In the 1964 Presidential election,

LBJ makes a speechwhere he

promises to not escalate the war

Broken Promises Lead to Discontent

Lyndon Johnson ran as the “peace” candidate in his 1964 campaign against conservative Barry Goldwater, who wanted to escalate the military offensive against North Vietnam and the Viet Cong guerillas. In October, at a campaign appearance in Ohio, Johnson promised that “we are not about to send American boys 9 or 10,000 miles away from home to do what Asian boys ought to be doing for themselves.” But in the months after the Gulf of Tonkin Resolution, Johnson rapidly increased the U.S. military presence in the defense of South Vietnam, with 184,000 troops stationed there by the end of 1965. During that pivotal year, while UM professors organized the first Vietnam teach-in and Students for a Democratic Society launched the campus antiwar movement, the U.S. military drafted 230,991 more young men. During the next four years, the Selective Service inducted an average of around 300,000 young men annually--including a significant percentage of the 58,156 American troops who would die in the conflict.

America Had No Choice But to Escalate?

In July 1965, at the beginning of this steady escalation, President Johnson attempted to explain the need for increased military intervention in Vietnam in a press conference announcing that draft inductions would increase from 17,000 to 35,000 per month. LBJ started his address by quoting a letter from an American mother asking why her son had to serve in Vietnam for a cause that she did not understand. The president rephrased the question in his own words: “ Why must young Americans, born into a land exultant with hope and with golden promise, toil and suffer and sometimes die in such a remote and distant place?” Johnson lamented his responsibility “to send the flower of our youth, our finest young men, into battle” and said he knew “how their mothers weep and how their families sorrow.” But, he explained, America had no choice, because North Vietnam and Communist China sought to “conquer the South, to defeat American power, and to extend the Asiatic dominion of communism. . . . An Asia so threatened by Communist domination would certainly imperil the security of the United States itself.”

President LBJ discusses why the
U.S. is at war with Vietnam in a
1968 speech entitled, "Why Are
We in Vietnam?"

Feelings Towards the Draft

The military draft and the escalation of the Vietnam war played a major role in turning direct action resistance into a mass movement on college campuses in the mid-1960s, including at the University of Michigan. In a 1965 Michigan Daily article, experts unveiled the fear that the military was not receiving enough volunteers and recognized the need to make military service more attractive to well-educated Americans, not just to those who had no other option but enlistment or induction. Bill Ayers, a UM student activist who was arrested in a 1965 sit-in at the Selective Service Office, discussed how conscription can actually benefit society in a 2015 interview. First, he argued, because the draft affects the people around an individual, they are more likely to pay attention to the foreign policy decisions being made by the government. Therefore, Americans in the era of the draft were much more actively engaged in politics and in questioning the true consequences of foreign policy decisions. Second, Ayers pointed out that an all-volunteer military has created a poor man’s army, because enlistment is attractive to individuals who have no other options because they are poor or uneducated.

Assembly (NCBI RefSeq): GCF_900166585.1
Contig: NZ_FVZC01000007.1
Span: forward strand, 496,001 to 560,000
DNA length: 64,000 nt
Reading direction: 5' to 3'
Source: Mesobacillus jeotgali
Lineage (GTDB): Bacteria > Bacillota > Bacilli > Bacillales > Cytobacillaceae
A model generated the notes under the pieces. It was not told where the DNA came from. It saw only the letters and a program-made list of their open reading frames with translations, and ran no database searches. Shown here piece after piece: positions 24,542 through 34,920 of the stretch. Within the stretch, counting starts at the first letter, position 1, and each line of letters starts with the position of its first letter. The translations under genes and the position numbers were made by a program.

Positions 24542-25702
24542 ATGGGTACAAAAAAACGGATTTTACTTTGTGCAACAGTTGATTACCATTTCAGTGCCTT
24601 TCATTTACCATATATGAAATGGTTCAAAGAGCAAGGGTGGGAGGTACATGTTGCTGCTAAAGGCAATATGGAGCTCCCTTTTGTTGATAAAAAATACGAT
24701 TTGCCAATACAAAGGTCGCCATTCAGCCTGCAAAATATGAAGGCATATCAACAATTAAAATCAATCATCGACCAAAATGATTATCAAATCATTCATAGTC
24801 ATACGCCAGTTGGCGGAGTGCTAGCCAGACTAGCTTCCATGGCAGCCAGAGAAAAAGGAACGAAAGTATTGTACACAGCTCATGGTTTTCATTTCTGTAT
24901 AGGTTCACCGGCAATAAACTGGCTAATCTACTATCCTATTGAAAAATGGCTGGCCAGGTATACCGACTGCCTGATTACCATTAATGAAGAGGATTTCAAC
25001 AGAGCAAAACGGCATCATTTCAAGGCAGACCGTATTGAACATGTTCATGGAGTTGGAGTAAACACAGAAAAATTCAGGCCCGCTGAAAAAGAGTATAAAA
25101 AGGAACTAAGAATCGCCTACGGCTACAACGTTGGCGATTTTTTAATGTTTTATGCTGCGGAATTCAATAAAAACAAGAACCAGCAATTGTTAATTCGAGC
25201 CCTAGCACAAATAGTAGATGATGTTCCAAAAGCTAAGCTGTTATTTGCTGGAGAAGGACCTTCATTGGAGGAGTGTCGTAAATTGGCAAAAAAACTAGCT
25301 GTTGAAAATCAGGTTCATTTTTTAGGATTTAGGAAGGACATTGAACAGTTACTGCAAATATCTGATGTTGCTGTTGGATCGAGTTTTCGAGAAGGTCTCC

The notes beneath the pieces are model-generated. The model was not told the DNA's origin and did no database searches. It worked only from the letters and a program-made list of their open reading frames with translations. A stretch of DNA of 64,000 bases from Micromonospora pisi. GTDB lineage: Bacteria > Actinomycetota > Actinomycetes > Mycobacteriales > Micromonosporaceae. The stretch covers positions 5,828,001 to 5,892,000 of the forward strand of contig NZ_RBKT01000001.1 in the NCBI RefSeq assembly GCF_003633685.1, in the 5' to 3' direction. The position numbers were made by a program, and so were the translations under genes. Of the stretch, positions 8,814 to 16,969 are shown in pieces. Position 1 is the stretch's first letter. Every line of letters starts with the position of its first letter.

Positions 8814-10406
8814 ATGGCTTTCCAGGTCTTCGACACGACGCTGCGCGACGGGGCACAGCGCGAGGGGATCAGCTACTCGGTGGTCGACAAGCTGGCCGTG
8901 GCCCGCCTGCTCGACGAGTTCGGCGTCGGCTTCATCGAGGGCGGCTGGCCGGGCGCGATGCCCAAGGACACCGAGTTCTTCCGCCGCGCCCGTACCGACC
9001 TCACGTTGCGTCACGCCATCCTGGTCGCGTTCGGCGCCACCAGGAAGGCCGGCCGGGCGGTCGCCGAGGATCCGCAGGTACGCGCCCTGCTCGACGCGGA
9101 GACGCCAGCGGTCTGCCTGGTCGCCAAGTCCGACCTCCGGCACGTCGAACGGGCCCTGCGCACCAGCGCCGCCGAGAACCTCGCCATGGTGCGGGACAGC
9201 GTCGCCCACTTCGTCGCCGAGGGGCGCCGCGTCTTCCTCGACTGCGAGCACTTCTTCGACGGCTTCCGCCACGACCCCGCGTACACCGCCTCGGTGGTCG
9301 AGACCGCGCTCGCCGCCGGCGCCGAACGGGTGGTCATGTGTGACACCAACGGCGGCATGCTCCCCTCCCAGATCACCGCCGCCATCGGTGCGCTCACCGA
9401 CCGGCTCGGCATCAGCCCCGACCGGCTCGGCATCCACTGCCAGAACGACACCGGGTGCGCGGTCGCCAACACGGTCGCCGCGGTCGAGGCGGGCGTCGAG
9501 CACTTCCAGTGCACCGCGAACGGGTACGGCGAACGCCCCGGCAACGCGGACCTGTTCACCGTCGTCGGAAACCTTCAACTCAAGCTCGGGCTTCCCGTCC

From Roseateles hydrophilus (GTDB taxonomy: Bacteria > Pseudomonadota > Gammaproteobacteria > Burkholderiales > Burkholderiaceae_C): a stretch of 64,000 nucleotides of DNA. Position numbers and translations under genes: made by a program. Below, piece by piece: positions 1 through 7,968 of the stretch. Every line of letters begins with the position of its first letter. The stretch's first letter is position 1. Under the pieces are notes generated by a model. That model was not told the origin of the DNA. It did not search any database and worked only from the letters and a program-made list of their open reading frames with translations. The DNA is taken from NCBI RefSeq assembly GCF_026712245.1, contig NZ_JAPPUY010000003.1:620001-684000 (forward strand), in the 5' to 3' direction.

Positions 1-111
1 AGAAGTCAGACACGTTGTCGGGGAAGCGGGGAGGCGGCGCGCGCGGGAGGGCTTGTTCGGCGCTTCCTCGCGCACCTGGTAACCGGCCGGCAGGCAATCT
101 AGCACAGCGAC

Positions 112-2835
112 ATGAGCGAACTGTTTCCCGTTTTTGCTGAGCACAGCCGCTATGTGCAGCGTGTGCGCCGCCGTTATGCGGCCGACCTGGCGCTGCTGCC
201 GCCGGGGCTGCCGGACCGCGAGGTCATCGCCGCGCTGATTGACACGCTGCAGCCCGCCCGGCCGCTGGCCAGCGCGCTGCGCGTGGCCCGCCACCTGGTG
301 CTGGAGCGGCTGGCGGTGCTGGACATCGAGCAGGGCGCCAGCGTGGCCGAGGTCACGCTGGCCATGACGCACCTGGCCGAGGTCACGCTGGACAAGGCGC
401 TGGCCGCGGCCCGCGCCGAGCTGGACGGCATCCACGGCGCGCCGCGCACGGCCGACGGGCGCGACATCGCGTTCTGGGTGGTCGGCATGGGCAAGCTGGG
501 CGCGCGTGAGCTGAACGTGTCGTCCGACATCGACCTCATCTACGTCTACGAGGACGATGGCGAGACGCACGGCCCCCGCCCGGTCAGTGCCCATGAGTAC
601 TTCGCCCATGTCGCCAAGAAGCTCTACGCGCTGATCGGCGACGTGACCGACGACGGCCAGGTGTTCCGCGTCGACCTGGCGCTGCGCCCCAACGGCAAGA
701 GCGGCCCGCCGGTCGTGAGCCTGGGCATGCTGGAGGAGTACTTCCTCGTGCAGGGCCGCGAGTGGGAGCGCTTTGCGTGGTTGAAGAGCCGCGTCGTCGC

Bill Ayers says the draft made people, who were normally

unaware of U.S. foreign policy decisions, more concious to

On December 1, 1969, the first draft lottery since 1942 began, but college deferments were kept intact. Anti-war activists recognized the draft lottery system did not produce truly random results. The draft received even more resistance as dissenters became more frustrated with the system. Finally, Nixon ended the draft in January 1973, but by then the war was almost over.

Citations for this page (individual document citations are at the full document links).

1. Michael S. Foley, Confronting the War Machine: Draft Resistance during the Vietnam War (Chapel Hill: University of North Carolina Press, 2003), esp. pp. 35-40 Christian G. Appy, Working-Class War: American Combat Soldiers and Vietnam (Chapel Hill: University of North Carolina Press, 1993), esp. pp. 1-43 (quotation p. 27).

2. Selective Service System, “Induction Statistics, < https://www.sss.gov/induct.htm >, accessed April 26, 2015.

3. Lyndon B. Johnson, “Remarks in Memorial Hall, Akron University,” October 21, 1964, Public Papers of the Presidents of the United States , 1964, Book II, pp. 1391-1393

4. Lyndon B. Johnson, “The President’s News Conference: Why Are We in Vietnam?” July 28, 1965, Public Papers of the Presidents of the United States , 1965, Book II, pp. 794-803 .

5. “Experts See Changes Needed in Draft Policy,” Michigan Daily , May 20 1965.

6. Interview of Bill Ayers by Obadiah Brown and Chris Haughey, March 26th, 2015.


Teaching the Declaration without Overwhelming Students

How might I teach the Declaration of Independence to high school students who are visual and verbal learners? What films or reading assignments will engage them, and yet not overwhelm them with the sometimes difficult wording of the Declaration itself?